"You know he's the man Landor lost his life saving upon the malpais in New Mexico?"The Reverend Taylor gradually became aware that the air was very bad. He laid down the newspaper and looked round.
"You can go whenever you like now," Cairness told her. She demanded to know where she was to go to, and he answered that that was not his affair, but that he would suggest a safe distance. "Somebody else getting hold of the truth of the Kirby business mightn't be so easy on you as I am."The Reverend Taylor sat in silence for a time, reflecting. Then he broke forth again, a little querulously. "What in thunderation do they dine at such an hour for?" Cairness explained that it was an English custom to call supper dinner, and to have it very late.
There were four corrals in the one, and two of them were on fire. They had spread wet blankets on the roof of the third, but it, too, caught directly. The big, yellow-hearted flames poured up into the sky. The glow was cast back again from the blackness of the low clouds, and lit up the ground with a dazing shimmer. It blinded and burned and set the rules of fire drill pretty well at naught, when the only water supply was in small buckets and a few barrels, and the horses had kicked over two of the latter.It was a strong door, built of great thick boards and barred with iron, but it must surely cede before fire and the blows. It wrenched on its huge hinges.
But the men did not. It was hardly to be expected that they should, both because the abstract and the ethical are foreign to the major part of mankind, in any case; and also because, with this particular small group of mankind, there was too fresh a memory of a dead woman lying by the bodies of her two children in a smouldering log cabin among the mountains and the pines.
She did not show the enthusiasm he had rather expected. "I dare say it is my bad conscience," she answered with some indifference. "I have a sin to confess."But there was more stock than was needed.
That night he sat upon the edge of his bunk, in the darkness, after taps, with his elbows on his knees and his chin in his hand, and thought the matter to a conclusion. The conclusion was that he would not re?nlist, and the reason for it was the girl he had met on the parade ground. He knew the power that beauty had over him. It was as real, as irresistible, as a physical sensation. And he thought Felipa Cabot the most beautiful woman he had ever seen. "She should be done in a heroic bronze," he told himself; "but as I can't do it, and as I haven't the right to so much as think about her, I shall be considerably happier at a distance, so I'll go."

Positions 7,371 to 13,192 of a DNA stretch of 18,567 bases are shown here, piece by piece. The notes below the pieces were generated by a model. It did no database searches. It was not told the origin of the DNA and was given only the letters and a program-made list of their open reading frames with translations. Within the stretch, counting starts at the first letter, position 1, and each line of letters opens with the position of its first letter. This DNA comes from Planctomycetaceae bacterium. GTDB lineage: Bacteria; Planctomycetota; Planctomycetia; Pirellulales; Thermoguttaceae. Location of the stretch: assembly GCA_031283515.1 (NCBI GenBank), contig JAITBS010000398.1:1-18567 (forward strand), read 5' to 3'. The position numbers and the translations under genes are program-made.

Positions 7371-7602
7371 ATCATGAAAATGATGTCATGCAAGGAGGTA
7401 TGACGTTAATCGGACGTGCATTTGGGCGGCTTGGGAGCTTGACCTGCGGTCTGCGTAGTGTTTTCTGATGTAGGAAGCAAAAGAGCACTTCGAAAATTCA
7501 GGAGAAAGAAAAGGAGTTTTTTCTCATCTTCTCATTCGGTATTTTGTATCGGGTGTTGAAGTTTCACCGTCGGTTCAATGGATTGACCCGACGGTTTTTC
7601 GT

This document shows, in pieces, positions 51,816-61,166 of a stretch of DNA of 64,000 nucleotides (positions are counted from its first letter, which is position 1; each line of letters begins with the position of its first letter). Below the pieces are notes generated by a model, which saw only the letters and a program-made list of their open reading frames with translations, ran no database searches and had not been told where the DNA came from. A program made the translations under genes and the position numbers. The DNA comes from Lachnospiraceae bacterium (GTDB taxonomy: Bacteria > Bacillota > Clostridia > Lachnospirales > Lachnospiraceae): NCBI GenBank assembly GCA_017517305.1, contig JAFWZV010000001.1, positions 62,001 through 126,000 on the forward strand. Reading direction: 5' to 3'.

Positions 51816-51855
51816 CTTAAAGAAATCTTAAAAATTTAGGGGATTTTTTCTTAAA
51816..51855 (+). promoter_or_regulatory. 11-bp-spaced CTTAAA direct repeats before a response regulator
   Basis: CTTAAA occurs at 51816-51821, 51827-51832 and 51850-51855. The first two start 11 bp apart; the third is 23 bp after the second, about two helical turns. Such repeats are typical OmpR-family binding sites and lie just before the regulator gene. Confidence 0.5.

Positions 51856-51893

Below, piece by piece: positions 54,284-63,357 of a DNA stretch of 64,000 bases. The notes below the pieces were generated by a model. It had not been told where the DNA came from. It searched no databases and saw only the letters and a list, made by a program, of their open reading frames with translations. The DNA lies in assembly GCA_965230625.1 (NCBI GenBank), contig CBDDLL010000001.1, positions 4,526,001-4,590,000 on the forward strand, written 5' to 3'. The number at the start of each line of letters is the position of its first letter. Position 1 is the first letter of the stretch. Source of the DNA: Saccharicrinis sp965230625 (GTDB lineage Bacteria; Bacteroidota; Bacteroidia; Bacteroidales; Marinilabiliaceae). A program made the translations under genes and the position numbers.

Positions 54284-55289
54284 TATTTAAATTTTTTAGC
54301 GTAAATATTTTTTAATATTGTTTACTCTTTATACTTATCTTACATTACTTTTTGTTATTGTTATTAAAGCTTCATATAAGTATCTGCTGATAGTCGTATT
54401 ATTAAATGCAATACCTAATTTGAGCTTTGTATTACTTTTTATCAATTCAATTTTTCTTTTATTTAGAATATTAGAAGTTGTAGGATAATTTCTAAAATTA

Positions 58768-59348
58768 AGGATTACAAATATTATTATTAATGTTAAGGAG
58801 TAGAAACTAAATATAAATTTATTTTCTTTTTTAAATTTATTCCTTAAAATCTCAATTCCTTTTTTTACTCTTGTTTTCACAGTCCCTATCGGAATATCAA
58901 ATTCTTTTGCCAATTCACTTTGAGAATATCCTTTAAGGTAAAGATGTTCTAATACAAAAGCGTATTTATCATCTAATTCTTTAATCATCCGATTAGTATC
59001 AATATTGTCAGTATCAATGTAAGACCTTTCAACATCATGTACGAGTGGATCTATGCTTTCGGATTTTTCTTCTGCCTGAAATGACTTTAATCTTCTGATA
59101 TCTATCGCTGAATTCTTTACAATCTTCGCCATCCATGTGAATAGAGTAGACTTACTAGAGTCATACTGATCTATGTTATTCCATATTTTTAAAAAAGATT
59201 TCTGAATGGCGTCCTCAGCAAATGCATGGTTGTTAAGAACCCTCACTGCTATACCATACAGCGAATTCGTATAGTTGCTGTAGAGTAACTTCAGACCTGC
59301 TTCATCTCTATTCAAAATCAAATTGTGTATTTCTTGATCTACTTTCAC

He realized for the first time the injury his thought of it did her. It was that which had kept them apart, no doubt, and the sympathy of lawlessness that had drawn her and Cairness together. Yet he had just begun to flatter himself that he was eradicating the savage. She had been gratifyingly like other women since his return. But it was as Brewster had said, after all,鈥攖he Apache strain was abhorrent to him as the venom of a snake. Yet he was fond of Felipa, too.Ellton filled in the pause that threatened, with a return to the dominant topic. "This not having any pack-train," he opined, "is the very deuce and all. The only transportation the Q. M. can give you is a six-mule team, isn't it?"He passed an officer who had a smoking six-shooter in his hand, and yelled in his ear, "Why are you doing that?" He had forgotten that it was by no means his place to question.
Landor expressed pleasure, without loss of words.
"Cairness!" called Crook, and Cairness, turning aside, came over to where the general sat upon a big stone eating a sandwich two inches thick.
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